Configuring Windows Server 2008 as a Remote Access SSL VPN Server (Part 3)

by [Published on 14 Feb. 2008 / Last Updated on 14 Feb. 2008]

We will perform some small configuration changes in the Active Directory and on the CA Web site. Then we will focus on the VPN client configuration and finish up by establishing the SSL VPN connection.

If you missed the previous parts in this article series please read:

In the first two parts of this series on how to create an SSL VPN server on Windows Server 2008, we went over the basics of VPN networking and then dived into the configuration of the server. At this point we are ready to finish things up by performing some small configuration changes in the Active Directory and on the CA Web site. After making these changes, we will focus on the VPN client configuration and finish up by establishing the SSL VPN connection.

Configure the User Account to Allow Dial-up Connections

User accounts need permission for dial-up access before they can connect to a Windows VPN server that is a member of an Active Directory domain. The best way to do this is to use a Network Policy Server (NPS) and use the default user account permission which is to allow remote access based on NPS policy. However, we did not install an NPS server in this scenario, so we will have to manually configure the user’s dial-in permission.

I will write a future article on how you can use an NPS server and EAP User Certificate authentication to establish the SSL VPN server connection.

Perform the following steps to enable dial-in permission on the user account that you want to connect to the SSL VPN server. In this example we will enable dial-in access for the default domain administrator account:

  1. At the domain controller, open the Active Directory Users and Computers console from the Administrative Tools menu.
  2. In the left pane of the console, expand the domain name and click on the Users node. Double click on the Administrator account.
  3. Click on the Dial-in tab. The default setting is Control access through NPS Network Policy. Since we do not have an NPS server in this scenario, we will change the setting to Allow access, as seen in the figure below. Click OK.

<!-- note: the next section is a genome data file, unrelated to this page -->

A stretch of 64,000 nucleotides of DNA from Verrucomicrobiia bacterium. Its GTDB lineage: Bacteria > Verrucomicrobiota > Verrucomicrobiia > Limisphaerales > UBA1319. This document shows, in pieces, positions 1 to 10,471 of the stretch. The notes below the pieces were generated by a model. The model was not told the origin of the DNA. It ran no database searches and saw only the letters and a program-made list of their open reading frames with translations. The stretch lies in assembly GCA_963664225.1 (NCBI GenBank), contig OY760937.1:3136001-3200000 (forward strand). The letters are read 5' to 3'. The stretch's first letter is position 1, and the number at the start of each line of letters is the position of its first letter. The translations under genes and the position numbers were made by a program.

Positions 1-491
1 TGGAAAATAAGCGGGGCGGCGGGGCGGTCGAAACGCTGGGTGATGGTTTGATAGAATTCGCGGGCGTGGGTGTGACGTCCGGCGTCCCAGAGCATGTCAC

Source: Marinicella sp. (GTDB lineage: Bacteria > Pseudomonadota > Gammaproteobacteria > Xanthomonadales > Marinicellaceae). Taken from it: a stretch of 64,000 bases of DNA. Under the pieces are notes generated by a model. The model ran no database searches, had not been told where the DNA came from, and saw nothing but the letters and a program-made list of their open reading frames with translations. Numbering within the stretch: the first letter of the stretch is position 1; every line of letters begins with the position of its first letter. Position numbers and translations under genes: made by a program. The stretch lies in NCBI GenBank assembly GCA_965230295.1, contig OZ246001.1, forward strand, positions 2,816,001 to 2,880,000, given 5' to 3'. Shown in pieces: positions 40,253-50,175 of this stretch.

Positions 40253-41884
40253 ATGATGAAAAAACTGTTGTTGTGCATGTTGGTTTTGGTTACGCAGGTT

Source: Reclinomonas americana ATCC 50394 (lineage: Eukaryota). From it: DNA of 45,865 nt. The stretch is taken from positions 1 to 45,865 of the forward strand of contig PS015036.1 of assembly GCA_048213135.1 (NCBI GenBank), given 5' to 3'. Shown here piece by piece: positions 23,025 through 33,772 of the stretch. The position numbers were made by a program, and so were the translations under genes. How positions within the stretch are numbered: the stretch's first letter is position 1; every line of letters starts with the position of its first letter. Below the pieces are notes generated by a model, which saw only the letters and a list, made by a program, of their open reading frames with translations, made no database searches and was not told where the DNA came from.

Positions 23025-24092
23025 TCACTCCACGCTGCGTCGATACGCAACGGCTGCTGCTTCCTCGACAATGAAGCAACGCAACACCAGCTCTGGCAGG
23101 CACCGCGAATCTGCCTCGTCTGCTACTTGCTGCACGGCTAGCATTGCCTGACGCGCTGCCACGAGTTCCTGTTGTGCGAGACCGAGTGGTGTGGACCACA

Figure 1

Configure IIS on the Certificate Server to Allow HTTP Connections for the CRL Directory

For some reason, when the installation wizard installs the Certificate Services Web site, it configures the CRL directory to require an SSL connection. While this seems like a good idea from a security point of view, the problem is that the URI on the certificate is not configured to use SSL. I suppose you could create a custom CDP entry for the certificate so that it uses SSL, but you can bet dollars to donuts that Microsoft has not documented this problem anywhere. Since we are using the default settings for the CDP in this article, we need to turn off the SSL requirement on the CA’s Web site for the CRL directory path.

Perform the following steps to disable the SSL requirement for the CRL directory:

  1. From the Administrative Tools menu, open the Internet Information Services (IIS) Manager.
  2. In the left pane of the IIS console, expand the server name and then expand the Sites node. Expand the Default Web Site node and click on the CertEnroll node, as seen in the figure below.


Figure 2

  1. If you look in the middle pane of the console, you will see that the CRL is located in this virtual directory, as seen in the figure below. In order to see the content of this virtual directory, you will need to click on the Content View button at the bottom of the middle pane.


Figure 3

  1. Click on the Features View button on the bottom of the middle pane. At the bottom of the middle pane, double click the SSL Settings icon.


Figure 4

  1. The SSL Settings page appears in the middle pane. Remove the checkmark from the Require SSL checkbox. Click the Apply link in the right pane of the console.


Figure 5

  1. Close the IIS console after you see the The changes have been successfully saved Alert.


Figure 6

Configure the HOSTS File on the VPN Client

Now we can move our attention to the VPN client. The first thing we need to do on the client is configure the HOSTS file so that we can simulate a public DNS infrastructure. There are two names that we need to enter into the HOSTS file (and the same is true for the public DNS server that you would use in a production environment). The first name is the name of the VPN server, as defined by the common/subject name on the certificate that we have bound to the SSL VPN server. The second name we need to enter into the HOSTS file (and the public DNS server) is the CDP URL, which is found on the certificate. We saw the location of the CDP information in part 2 of this series.

The two names we will need to enter into the HOSTS file in this example are:

192.168.1.73     sstp.msfirewall.org

192.168.1.73     win2008rc0-dc.msfirewall.org